No single weapon system can solve all defense issues at once, says official

Vseviov (right) with Defence Minister Jüri Luik (IRL) at the presentation of a Patriot system in Tallinn, February 2018. Source: Siim Lõvi/ERR

There is no such thing as a silver bullet: No single weapon system can address all of a nation's defense issues, which means that e.g. that a U.S. deployment of the Patriot missile system to the Baltic states isn't actually that important, the permanent secretary of the Ministry of Defence, Jonatan Vseviov, told ERR on Wednesday.

The joint declaration signed by presidents Trump, Kaljulaid, Vējonis, and Grybauskaitė following their meeting in Washington on Tuesday mentions American plans to allocate up to $100 million to supporting the Baltic states' impending ammunition procurements, along with another $70 million for training and other equipment.

"The USA's help in developing Estonia's defensive capacity has increased noticeably over the last years," Vseviov told ERR's Aleksander Krjukov on Wednesday. "This help is visible in those areas that are very important to us as well, allowing us to arm and equip our military faster and to make sure that our defensive capacity is real and doesn't just exist on paper."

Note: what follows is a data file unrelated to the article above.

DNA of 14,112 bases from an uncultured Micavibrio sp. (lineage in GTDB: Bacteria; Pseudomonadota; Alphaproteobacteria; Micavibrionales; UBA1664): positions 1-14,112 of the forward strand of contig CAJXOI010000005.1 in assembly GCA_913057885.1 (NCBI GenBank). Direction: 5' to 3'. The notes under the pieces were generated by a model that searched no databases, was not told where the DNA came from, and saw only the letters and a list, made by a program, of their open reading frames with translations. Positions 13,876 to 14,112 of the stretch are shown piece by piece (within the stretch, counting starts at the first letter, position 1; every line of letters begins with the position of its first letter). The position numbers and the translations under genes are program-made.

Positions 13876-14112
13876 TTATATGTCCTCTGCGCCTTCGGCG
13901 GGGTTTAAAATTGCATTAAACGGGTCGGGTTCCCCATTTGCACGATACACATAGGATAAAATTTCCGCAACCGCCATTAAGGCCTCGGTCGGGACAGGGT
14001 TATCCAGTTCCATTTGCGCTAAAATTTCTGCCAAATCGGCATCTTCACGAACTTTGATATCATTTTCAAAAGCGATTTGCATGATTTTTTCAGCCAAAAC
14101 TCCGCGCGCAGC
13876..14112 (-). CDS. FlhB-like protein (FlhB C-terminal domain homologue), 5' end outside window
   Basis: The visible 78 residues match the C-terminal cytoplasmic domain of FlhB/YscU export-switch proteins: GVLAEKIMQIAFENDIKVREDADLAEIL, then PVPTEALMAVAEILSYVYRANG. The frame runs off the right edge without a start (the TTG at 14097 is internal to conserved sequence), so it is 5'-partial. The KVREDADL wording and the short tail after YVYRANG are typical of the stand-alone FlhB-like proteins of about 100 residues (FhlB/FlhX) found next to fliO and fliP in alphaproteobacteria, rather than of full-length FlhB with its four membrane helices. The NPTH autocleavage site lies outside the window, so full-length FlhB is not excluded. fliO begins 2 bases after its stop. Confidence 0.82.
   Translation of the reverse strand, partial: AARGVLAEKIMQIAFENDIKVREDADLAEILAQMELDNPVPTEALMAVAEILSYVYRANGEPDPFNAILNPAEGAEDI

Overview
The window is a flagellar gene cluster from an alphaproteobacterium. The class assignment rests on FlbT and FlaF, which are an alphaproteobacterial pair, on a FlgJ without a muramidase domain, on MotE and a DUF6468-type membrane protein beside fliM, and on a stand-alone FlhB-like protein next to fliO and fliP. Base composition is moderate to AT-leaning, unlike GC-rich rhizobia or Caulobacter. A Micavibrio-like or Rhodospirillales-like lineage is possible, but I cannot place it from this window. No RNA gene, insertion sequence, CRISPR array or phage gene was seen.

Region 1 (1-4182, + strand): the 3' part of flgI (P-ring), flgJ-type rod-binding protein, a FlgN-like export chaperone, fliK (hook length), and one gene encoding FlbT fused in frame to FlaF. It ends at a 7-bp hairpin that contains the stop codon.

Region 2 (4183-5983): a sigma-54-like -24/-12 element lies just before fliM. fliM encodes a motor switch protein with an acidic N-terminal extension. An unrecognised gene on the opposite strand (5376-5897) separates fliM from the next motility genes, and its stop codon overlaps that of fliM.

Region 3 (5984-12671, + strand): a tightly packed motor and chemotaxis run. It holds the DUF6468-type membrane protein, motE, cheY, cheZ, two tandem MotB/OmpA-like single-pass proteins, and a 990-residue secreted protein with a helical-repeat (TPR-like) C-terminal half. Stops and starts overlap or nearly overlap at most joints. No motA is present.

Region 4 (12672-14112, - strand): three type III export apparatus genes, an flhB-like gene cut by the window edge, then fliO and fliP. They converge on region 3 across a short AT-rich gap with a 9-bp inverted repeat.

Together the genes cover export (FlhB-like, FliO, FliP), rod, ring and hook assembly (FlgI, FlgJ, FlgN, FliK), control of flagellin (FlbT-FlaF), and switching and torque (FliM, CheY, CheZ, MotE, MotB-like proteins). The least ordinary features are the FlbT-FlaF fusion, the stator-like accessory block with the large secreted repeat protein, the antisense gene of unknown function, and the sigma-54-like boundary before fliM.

Though Vseviov couldn't say whether or not additional U.S. units would be sent to the Baltic states, he did confirm that different American units would be active in Estonia in the short term.

"The most important thing is that they can make it to Estonia when they are needed here. To that end we are planning to routinely train the transfer of U.S. troops to our area," he said.

Commenting on recent calls for a deployment of the Patriot missile system to the Baltic states, Vseviov said that there are plans for exercises, but that no single weapon system would ever act as a silver bullet of sorts that could resolve all of a country's defense issues at once.

"The question is if these troops with all of the power they require can make it here in time if they're needed," he said.

This required thorough planning, and further cooperation based on such planning, Vseviov added, as well as exercises, infrastructure, and also regulations that would allow units to cross borders and European territories quickly.

"All of this is on the table at NATO. We believe that this summer's NATO summit will bring very clear decisions in all of these matters," he added.

Editor: Dario Cavegn

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